It seems we haven’t learnt our lessons when it comes to email… temptation is still too great and we’re still opening those suspicious emails! According to Halon, and TNS Global who conducted a survey on their behalf about email security, 30% of participants admitted that they would open that email, even though they knew it was suspicious or contained a virus!
Admittedly the recent study only included 1,000 participants, not huge, but certainly an indication of what is obviously still a security problem for many organisations. Of the participants surveyed, 1 in 11 said that they had opened a suspicious email and/or attachment and infected the system, and the rise in social networking has only made the problem worse!
The Anti-Phishing Working Group’s (APWG) 2013 First Quarter report stated they had discovered over 74,000 unique phishing campaigns in the reporting period, which were targeting in excess of 1,100 brands and using 110,000 hijacked domains. Quite staggering numbers and when tallied with a 30% success rate, the criminals that run these campaigns are getting quite a return on their investment!
The majority of suspicious emails come from social media sites (15.2%), banking corporations (15.9%) and online payment providers (12.8%), such as PayPal. But what are some of the reasons for continuing to open these messages? Well, from woman’s point of view, the survey noted that an invitation to join a social network as being the most irresistible. From a man’s point of view, it was a combination of three tempting offers – power, sex and money!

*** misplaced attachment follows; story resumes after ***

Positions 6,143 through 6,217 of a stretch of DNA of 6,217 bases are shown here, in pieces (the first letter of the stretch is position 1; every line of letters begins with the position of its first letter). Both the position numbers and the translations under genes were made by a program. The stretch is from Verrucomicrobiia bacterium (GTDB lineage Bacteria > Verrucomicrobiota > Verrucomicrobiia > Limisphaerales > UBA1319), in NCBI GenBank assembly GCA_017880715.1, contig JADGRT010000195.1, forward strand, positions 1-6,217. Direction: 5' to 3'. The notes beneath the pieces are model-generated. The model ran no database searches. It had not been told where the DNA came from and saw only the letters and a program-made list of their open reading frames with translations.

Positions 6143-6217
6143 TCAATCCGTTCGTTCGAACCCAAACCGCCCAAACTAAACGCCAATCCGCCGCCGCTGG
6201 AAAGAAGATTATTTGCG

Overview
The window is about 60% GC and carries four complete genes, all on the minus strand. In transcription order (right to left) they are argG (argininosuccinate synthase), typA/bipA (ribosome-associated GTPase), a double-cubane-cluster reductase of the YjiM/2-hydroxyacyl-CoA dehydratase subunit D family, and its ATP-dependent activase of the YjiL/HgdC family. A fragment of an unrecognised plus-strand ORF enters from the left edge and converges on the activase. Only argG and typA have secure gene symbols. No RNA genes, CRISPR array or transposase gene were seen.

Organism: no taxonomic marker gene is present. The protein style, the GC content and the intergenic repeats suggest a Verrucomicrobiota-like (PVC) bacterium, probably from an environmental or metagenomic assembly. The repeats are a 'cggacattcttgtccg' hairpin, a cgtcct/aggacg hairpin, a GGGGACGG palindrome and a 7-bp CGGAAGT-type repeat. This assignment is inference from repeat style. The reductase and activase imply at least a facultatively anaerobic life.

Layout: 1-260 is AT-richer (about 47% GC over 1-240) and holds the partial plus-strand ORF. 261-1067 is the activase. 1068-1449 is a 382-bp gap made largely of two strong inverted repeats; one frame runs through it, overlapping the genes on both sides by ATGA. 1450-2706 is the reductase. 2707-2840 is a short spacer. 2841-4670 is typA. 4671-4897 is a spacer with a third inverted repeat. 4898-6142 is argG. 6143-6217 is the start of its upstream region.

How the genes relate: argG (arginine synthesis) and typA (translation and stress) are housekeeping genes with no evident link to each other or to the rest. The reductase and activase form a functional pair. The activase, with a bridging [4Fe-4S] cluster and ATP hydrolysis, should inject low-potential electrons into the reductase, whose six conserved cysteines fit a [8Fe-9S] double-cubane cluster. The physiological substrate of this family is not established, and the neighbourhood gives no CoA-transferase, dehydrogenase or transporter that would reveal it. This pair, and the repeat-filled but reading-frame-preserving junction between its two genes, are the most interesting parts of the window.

It is quite obvious that security’s weakest link is people and their human natures and as fast as software tries to come up with the latest solution to prevent phishing attacks, the attackers are ahead of them. So, how do you prevent a phishing attack? Well, according to David Kennedy, creator of the Social Engineer Toolkit and TrustedSec founder, it’s a combination of raising awareness, education, technical user controls and handling processes. He said: “The problem is that no piece of technology can fix this alone. Our daily lives revolve around opening up emails at a rapid response rate, clicking just this one or that one has no relevance anymore and to take a few extra seconds to review the email isn’t part of our daily tasks.”
Tie this in with a ‘liked’ activity, such as social networking, or a personal issue, such as our health, then the likelihood that the email will be opened is that much greater; attackers have hit our weak spots, we’ve reacted and compromised our security… It’s basic psychology. That said, we’re all human and we make mistakes sometimes, but if we can all take a few extra seconds to review an email before clicking, surely that is better than having to spend hundreds of pounds rectifying a security breach?